Thursday, March 27, 2008

Making Choices

This week I finished reading the Alexandra Stoddard book, Making Choices, that has been on my to-read shelf for quite a long time. It caught my eye this week though and I decided to read it. I didn't actually enjoy it very much--the content wasn't particularly fresh or engaging and there was some sort of underlying tone of condescension to it that got on my nerves. Or maybe it was that she seemed sort of blithely dismissive of things--like, she told a story about a teenage girl trying to overdose on medications while her mother was having a committee meeting in the home and said something like, "if the girl's parents had allowed her space to express her frustrations, no doubt she would not have felt she had to go to such drastic lengths." Huh? Clearly this is her parents fault?! It wasn't like she said, "help me!" and they said "leave me alone I'm having a meeting." I thought teenagers were notoriously closed-mouthed about their feelings anyway, maybe her parents tried to let her express her frustrations and she wouldn't! There were other things like that just got on my nerves a little and seemed like "shallow" interpretations of other people's lives and experiences.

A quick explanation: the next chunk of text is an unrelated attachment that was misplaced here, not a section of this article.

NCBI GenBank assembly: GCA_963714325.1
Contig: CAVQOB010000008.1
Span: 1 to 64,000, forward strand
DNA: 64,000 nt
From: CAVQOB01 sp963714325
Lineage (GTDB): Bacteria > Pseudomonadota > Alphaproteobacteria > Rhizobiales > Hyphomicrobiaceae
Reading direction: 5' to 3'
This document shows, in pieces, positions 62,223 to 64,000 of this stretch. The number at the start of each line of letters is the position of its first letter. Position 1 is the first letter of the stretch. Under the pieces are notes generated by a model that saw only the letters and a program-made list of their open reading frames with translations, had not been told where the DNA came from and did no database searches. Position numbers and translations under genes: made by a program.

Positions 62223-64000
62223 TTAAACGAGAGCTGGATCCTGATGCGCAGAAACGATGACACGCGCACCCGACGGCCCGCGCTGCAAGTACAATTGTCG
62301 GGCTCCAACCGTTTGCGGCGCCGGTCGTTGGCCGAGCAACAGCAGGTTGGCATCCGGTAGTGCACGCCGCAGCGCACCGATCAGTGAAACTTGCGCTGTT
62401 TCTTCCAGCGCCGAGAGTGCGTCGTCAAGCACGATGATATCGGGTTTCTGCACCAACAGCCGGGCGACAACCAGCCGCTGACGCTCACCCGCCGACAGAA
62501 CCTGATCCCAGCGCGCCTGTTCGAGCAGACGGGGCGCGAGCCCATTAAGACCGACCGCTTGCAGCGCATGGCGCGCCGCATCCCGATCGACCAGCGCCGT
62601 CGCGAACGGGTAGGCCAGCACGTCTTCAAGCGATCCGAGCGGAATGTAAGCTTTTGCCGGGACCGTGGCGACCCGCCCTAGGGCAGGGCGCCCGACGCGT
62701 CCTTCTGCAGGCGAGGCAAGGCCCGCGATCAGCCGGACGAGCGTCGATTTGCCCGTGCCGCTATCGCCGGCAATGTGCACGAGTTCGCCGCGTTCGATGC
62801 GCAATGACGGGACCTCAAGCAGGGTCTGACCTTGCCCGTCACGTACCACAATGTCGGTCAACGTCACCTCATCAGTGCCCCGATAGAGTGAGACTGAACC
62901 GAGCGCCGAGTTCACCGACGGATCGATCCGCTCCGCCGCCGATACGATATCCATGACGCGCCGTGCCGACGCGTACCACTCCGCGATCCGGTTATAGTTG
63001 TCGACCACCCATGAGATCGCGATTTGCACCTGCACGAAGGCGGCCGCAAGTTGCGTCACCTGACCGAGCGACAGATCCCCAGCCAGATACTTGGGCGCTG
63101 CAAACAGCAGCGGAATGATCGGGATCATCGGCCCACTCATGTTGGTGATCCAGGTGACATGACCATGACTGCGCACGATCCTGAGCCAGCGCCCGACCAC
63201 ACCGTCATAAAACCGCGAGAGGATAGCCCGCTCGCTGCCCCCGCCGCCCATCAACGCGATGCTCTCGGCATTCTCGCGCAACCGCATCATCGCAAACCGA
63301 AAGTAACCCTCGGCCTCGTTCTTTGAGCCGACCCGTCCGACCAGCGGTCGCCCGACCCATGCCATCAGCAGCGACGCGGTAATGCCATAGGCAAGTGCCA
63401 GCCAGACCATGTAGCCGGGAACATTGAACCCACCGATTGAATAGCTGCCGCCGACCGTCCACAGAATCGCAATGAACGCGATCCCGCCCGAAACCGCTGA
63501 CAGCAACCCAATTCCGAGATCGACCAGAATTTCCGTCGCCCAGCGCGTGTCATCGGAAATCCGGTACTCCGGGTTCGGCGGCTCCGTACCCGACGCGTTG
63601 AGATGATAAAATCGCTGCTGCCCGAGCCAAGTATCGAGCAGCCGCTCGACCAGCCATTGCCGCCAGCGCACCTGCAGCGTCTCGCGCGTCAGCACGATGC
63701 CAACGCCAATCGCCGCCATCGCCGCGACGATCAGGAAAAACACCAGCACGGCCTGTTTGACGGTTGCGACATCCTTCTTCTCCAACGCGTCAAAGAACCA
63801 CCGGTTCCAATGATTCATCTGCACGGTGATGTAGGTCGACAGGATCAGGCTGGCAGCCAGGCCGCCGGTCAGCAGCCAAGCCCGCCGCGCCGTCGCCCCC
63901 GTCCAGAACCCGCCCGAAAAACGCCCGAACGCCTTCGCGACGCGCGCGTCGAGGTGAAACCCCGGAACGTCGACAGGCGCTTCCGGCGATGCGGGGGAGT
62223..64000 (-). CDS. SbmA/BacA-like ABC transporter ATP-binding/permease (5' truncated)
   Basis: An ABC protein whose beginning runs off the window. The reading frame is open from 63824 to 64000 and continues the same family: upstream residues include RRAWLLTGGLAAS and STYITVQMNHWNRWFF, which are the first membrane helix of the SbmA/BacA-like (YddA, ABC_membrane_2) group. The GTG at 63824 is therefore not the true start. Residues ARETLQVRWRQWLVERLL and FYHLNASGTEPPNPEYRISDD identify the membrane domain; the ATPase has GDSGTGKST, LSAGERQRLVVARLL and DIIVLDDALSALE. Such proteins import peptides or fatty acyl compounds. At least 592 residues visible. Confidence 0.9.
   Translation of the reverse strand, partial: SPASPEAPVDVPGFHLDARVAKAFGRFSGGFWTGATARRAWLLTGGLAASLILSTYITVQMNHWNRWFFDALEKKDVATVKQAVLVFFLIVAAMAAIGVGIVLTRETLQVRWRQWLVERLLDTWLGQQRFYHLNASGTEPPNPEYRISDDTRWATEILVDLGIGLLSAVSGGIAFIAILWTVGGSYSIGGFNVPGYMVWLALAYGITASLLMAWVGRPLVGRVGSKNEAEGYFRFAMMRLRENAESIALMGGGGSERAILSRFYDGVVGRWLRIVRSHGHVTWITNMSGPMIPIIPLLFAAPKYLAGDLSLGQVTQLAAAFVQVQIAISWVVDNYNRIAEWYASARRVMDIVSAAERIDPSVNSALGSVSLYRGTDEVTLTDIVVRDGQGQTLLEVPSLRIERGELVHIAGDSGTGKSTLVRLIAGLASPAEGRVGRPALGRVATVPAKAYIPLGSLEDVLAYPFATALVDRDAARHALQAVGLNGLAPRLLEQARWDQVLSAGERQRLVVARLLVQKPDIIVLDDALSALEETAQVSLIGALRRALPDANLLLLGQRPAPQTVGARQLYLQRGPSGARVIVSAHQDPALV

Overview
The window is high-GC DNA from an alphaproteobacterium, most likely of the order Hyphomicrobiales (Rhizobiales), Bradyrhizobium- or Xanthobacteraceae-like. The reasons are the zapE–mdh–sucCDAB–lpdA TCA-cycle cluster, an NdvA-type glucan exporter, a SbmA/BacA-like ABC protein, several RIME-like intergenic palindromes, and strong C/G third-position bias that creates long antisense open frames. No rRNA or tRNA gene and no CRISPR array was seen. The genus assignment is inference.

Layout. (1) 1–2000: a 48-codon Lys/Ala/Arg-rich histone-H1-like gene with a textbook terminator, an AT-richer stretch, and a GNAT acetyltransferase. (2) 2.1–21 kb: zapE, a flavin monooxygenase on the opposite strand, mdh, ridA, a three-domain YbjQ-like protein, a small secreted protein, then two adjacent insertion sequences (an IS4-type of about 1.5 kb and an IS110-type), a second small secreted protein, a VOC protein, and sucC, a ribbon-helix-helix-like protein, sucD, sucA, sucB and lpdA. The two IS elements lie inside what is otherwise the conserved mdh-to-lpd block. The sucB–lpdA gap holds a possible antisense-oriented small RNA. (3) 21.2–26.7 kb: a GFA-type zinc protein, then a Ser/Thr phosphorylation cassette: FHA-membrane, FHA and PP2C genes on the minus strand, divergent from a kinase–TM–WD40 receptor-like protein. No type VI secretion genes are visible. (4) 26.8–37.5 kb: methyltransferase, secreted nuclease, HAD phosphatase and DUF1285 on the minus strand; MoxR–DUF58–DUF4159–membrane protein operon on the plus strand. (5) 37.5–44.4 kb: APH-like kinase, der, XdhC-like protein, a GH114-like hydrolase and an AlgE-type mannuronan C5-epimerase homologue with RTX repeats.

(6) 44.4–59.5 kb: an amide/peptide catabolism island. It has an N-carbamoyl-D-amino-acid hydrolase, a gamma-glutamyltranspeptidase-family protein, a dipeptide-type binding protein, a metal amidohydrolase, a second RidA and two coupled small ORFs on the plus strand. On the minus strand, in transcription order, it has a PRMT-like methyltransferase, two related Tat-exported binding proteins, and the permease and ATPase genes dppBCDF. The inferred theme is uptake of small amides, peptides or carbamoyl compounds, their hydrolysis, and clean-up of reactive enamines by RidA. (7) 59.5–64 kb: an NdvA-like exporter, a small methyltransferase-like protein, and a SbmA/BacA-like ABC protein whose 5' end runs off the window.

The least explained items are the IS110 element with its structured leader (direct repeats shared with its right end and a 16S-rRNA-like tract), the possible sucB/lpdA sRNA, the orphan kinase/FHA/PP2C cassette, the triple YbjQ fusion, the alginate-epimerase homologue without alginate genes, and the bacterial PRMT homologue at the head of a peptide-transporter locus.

Anyway, the basic theme of the book though was, of course, making choices and how we choose most elements of our lives and how we respond to them. And, if we're complaining about things, we had better look at how we've chosen whatever it is we're complaining about. Something I identified with was her point about taking on volunteer commitments and then complaining about them/feeling put out by them. "Consider what your motives are when you accept responsibilities that make you feel frantic and frenzied. We can't blame others for inviting us to join a worthy cause. Whose choice is it to accept?"

And a quote from my Zen calendar:

"To be great, be whole; exclude nothing, exaggerate nothing that is you.
Be whole in everything. Put all you are into the smallest thing you do.
The whole moon gleams in every pool,
It rides so high."

--Fernando Pessoa

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